mariposa lily

[mar-uh-poh-suh, -zuh]
noun
any lily of the genus Calochortus, of the western U.S. and Mexico, having tuliplike flowers of various colors.
Also called mariposa, mariposa tulip.


Origin:
1880–85, Americanism; < Spanish mariposa butterfly, moth; so named because blooms were likened to butterflies

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Encyclopedia Britannica
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mariposa lily

(genus Calochortus), tuliplike perennial plants of the lily family (Liliaceae), consisting of about 40 species native to western North America. They have simple or somewhat branched stems, 15 to 130 cm (0.5 foot to 4 feet) tall, rising from corms (bases of modified underground stems) and bearing a few narrow leaves and showy white, yellow, lilac, or bluish flowers, often spotted or marked in the centre. The three large broad petals, 2.5 to 5 cm long, usually bear a conspicuous basal gland.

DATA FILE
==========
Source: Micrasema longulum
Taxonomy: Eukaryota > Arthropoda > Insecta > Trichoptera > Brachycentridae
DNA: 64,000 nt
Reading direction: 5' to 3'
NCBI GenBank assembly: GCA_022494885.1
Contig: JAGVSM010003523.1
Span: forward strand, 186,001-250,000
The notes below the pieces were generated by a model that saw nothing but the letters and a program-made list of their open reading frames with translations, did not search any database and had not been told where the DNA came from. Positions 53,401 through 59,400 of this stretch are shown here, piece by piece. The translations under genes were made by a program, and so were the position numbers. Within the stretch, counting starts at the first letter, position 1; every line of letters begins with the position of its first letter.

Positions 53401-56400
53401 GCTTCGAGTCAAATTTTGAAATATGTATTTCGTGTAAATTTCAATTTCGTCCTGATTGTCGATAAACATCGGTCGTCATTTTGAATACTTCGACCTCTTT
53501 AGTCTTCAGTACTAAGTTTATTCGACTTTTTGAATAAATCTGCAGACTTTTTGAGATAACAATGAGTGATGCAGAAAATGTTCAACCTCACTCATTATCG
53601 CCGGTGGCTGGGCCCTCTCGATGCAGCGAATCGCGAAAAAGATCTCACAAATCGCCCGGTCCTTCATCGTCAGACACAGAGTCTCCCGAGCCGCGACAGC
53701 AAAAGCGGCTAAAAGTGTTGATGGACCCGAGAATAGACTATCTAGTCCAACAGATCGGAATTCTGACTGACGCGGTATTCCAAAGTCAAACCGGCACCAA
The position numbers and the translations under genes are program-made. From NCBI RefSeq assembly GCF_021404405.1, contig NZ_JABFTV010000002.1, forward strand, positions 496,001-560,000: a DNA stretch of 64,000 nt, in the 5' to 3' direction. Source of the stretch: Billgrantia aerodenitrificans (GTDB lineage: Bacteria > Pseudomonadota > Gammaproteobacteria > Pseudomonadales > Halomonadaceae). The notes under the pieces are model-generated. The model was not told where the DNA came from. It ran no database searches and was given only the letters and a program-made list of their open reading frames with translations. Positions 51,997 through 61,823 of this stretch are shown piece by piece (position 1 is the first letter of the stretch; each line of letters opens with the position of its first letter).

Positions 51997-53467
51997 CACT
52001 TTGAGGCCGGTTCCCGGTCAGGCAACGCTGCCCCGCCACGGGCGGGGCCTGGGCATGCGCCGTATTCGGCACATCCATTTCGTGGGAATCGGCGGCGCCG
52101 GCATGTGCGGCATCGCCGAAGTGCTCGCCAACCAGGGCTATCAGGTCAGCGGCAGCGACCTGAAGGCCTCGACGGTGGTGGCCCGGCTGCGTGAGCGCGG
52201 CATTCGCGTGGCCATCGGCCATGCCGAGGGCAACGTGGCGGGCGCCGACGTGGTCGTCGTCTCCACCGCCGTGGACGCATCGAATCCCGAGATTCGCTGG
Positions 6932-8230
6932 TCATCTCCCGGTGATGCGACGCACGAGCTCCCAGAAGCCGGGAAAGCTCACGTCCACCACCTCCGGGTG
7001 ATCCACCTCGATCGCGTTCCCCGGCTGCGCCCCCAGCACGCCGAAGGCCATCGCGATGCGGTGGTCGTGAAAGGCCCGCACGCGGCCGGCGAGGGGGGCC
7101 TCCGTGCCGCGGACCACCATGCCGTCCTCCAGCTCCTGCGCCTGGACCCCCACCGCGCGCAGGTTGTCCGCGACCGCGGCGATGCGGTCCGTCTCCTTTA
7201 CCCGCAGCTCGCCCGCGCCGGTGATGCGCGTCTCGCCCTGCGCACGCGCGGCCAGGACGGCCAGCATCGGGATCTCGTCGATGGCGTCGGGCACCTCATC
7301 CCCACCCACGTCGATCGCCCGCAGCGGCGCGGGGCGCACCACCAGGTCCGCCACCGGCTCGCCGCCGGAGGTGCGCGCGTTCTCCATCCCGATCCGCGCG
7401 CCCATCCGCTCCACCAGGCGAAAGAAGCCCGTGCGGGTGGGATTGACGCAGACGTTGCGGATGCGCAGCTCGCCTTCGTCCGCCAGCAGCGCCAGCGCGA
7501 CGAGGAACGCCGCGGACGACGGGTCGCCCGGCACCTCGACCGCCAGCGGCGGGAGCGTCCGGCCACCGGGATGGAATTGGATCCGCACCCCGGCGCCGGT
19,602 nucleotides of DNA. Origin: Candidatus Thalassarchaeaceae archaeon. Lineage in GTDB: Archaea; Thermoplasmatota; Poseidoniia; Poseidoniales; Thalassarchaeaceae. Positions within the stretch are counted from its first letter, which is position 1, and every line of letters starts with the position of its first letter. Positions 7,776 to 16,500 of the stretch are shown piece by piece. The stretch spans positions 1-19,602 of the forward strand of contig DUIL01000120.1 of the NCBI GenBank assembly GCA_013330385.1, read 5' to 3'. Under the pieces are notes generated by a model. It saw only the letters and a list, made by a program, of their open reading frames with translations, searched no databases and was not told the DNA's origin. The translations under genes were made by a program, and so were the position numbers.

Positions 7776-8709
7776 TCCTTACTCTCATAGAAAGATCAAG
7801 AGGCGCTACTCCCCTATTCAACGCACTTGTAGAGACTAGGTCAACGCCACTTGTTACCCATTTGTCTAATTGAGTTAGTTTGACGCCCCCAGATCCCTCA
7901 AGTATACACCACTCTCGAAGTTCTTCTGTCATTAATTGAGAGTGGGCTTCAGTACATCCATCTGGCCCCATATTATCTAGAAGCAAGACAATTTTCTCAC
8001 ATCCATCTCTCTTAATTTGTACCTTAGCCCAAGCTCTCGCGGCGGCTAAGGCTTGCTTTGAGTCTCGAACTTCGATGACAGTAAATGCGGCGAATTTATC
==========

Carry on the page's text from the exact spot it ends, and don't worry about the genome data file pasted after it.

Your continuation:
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Encyclopedia Britannica, 2008. Encyclopedia Britannica Online.
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Example sentences
The green-banded mariposa lily unfurls its lavender petals.
Common names include broad-fruit or big-fruit mariposa lily.
The sagebrush mariposa lily displays deli-cate lavender flowers with intricate colors and markings.
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